Employment and Jobs

Replicating the Tennessee Promise

March 2, 2017  • Ashley A. Smith

Graduation cap with 2015 tassel

The following was originally posted by Inside Higher Ed.

While many states and cities are still working through the details and funding behind their attempts to create a free community college program, Tennessee has been busy expanding its scholarship. The state was the first to create a free community college program. Now in its second year, the Tennessee Promise has led to student retention gains even as the number of participating students increases.

That success was highlighted recently by the state’s move to expand the Promise to include all adult residents through Tennessee Reconnect — which already allowed adult residents to earn a certificate for free at any Tennessee college of applied technology. (The expanded program requires adults to not already have an associate or bachelor’s degree, be a state resident for at least a year, apply for federal student aid, participate in an advising program and attend college at least part time.)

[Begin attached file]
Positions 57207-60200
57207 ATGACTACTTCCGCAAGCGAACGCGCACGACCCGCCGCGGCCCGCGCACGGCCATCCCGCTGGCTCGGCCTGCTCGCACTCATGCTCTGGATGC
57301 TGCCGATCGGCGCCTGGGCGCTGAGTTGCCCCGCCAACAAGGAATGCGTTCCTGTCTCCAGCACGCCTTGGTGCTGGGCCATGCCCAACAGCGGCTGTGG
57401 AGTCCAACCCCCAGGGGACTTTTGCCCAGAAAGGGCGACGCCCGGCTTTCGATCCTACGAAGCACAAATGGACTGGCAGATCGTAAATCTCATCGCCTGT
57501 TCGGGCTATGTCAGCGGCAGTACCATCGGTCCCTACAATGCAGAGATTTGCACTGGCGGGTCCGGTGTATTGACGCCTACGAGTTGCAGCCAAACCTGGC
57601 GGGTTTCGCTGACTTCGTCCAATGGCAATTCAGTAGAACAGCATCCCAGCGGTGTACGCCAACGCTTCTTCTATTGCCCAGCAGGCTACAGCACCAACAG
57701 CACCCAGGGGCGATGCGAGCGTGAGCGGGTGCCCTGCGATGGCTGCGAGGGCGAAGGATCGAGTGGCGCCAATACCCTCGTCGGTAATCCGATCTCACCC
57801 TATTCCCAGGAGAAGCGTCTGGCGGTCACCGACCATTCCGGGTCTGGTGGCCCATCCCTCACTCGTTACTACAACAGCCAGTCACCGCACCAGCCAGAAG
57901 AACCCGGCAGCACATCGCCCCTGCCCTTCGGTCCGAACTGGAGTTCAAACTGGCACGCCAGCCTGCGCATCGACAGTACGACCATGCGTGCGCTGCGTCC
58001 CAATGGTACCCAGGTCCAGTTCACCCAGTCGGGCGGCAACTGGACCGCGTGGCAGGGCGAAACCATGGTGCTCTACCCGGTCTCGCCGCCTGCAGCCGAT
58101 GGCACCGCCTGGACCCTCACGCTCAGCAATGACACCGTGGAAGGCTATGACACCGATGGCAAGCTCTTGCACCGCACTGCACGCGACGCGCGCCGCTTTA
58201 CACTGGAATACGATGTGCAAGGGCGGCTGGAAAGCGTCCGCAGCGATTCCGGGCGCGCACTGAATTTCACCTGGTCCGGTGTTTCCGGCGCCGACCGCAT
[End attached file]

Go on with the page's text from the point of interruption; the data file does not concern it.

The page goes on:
More than 33,000 students have received the Promise scholarship and enrolled in college since the program began in 2015, with nearly 23,300 enrolled in 2016. But, as some states and cities are learning, replicating an initiative like the Tennessee Promise isn’t an exact science. And there are a few common barriers many programs have faced, including finances and politics.

This piece was excerpted from “Replicating the Tennessee Promise” by Inside Higher Ed’s Ashley A. Smith. Click here to read more.


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